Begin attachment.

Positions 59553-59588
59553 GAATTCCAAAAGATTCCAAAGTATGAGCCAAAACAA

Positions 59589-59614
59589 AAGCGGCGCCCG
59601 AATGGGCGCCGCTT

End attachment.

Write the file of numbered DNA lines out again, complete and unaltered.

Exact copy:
Positions 59553-59588
59553 GAATTCCAAAAGATTCCAAAGTATGAGCCAAAACAA

Positions 59589-59614
59589 AAGCGGCGCCCG
59601 AATGGGCGCCGCTT